Adventures in Ghostwriting: Big Pharma’s Very Own Textbook

A major drug maker and its consultants provided substantial content for a medical text that was later credited to a pair of prominent physicians, The New York Times reports.

The book–“Recognition and Treatment of Psychiatric Disorders: A Psychopharmacology Handbook for Primary Care”– was published in 1999, and ostensibly co-authored by Dr. Charles B. Nemeroff, currently chairman of psychiatry at the University of Miami medical school, and Dr. Alan F. Schatzberg, who until last year was chairman of psychiatry at the Stanford University School of Medicine. Its purpose was to advise family doctors on the treatment of psychiatric disorders.

The authors acknowledged in the preface having received a “unrestricted educational grant” from a major pharmaceutical company in support of the book, but court documents reviewed by The Times reveal far greater involvement by the company, then known as SmithKline Beecham, now as GlaxoSmithKline.

The documents were obtained by the law firm Baum Hedlund as part of a lawsuit against GlaxoSmithKline. They show that the consulting firm, Scientific Therapeutics Information, was paid to develop an outline for the book, and then to “show three drafts directly to the pharmaceutical company for comments and ‘sign-off’ and page proofs for ‘final approval.'”

Both authors minimized the scope of involvement with the book by SmithKline Beecham. Dr. Schatzberg told the Times, “An unrestricted grant does not give the company any right of sign-off on content and in fact they had no sign-off in content,” and said that their sponsors “had no involvement in content.”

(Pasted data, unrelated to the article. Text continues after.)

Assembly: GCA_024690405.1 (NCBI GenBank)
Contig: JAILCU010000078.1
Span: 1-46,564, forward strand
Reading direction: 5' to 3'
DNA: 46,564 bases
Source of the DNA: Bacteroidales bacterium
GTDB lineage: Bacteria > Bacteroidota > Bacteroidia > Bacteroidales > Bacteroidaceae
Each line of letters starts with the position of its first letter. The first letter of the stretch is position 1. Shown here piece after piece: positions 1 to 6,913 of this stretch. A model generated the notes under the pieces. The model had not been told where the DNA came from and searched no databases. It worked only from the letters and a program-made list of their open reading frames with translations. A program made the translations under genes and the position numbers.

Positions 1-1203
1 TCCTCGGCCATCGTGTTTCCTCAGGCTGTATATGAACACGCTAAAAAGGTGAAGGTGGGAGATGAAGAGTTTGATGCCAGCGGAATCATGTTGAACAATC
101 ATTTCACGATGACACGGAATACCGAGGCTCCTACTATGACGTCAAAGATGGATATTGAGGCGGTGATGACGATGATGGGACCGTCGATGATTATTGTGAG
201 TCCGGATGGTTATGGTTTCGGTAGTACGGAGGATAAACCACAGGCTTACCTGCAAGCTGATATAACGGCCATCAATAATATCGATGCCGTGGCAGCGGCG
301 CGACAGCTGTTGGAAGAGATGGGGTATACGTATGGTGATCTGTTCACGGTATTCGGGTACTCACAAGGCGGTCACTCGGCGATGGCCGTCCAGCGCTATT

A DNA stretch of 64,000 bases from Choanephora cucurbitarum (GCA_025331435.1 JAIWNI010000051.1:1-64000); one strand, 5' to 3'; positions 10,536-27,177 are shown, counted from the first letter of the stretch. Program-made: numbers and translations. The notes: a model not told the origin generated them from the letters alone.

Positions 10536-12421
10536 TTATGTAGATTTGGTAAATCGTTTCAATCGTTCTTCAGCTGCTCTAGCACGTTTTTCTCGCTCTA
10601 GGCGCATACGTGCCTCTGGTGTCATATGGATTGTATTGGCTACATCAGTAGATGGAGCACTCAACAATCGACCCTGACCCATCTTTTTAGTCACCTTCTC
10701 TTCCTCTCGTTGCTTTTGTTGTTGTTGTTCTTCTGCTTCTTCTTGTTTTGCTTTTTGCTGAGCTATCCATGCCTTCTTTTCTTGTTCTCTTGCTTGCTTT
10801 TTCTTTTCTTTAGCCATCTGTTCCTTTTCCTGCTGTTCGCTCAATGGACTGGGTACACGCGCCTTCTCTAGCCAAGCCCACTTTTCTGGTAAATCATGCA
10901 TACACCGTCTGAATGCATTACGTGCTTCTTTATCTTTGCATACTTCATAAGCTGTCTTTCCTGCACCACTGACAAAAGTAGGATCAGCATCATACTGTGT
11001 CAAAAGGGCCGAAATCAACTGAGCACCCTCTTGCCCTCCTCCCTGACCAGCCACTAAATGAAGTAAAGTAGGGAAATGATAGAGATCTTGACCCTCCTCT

However, this statement appears to have been contradicted by numerous documents, including a 1997 letter from Scientific Therapeutics that boasted of putting together “a complete content outline” and of having “begun development of the text.”

While there have been a spate of recent stories on ghostwritten articles for medical journals and the consequent conflicts of interest, this is the first known account of a comparable scheme to pen an entire textbook.

“To ghostwrite an entire textbook is a new level of chutzpah,” Dr. David A. Kessler, former commissioner of the Food and Drug Administration, told the Times. “I’ve never heard of that before. It takes your breath away.”

The book was never in wide circulation, and hasn’t been on the market for several years.

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One comment to “Adventures in Ghostwriting: Big Pharma’s Very Own Textbook”

  1. Nick

    I am not surprised at all to learn this. Every day in my travels and in my work I run into people online who criticize things like advocating for alkaline diets or stressing the importance of drinking high alkaline water. At first I just thought they were dull minded Liberals just following dogma. But then I realized that it is more likely that they are paid pundits unleashed to protect the multi-billion dollar pharmaceutical drug haven.

    They hire doctors, lawyers and scientists to constantly try to discredit the health and wellness industry. They are such fools. With each of us advocates connected to tens of thousands of people through social networks, they have no hope of winning the game. It is like a dam with ten million leaks. The truth is out and it’s not good news for big pharma.

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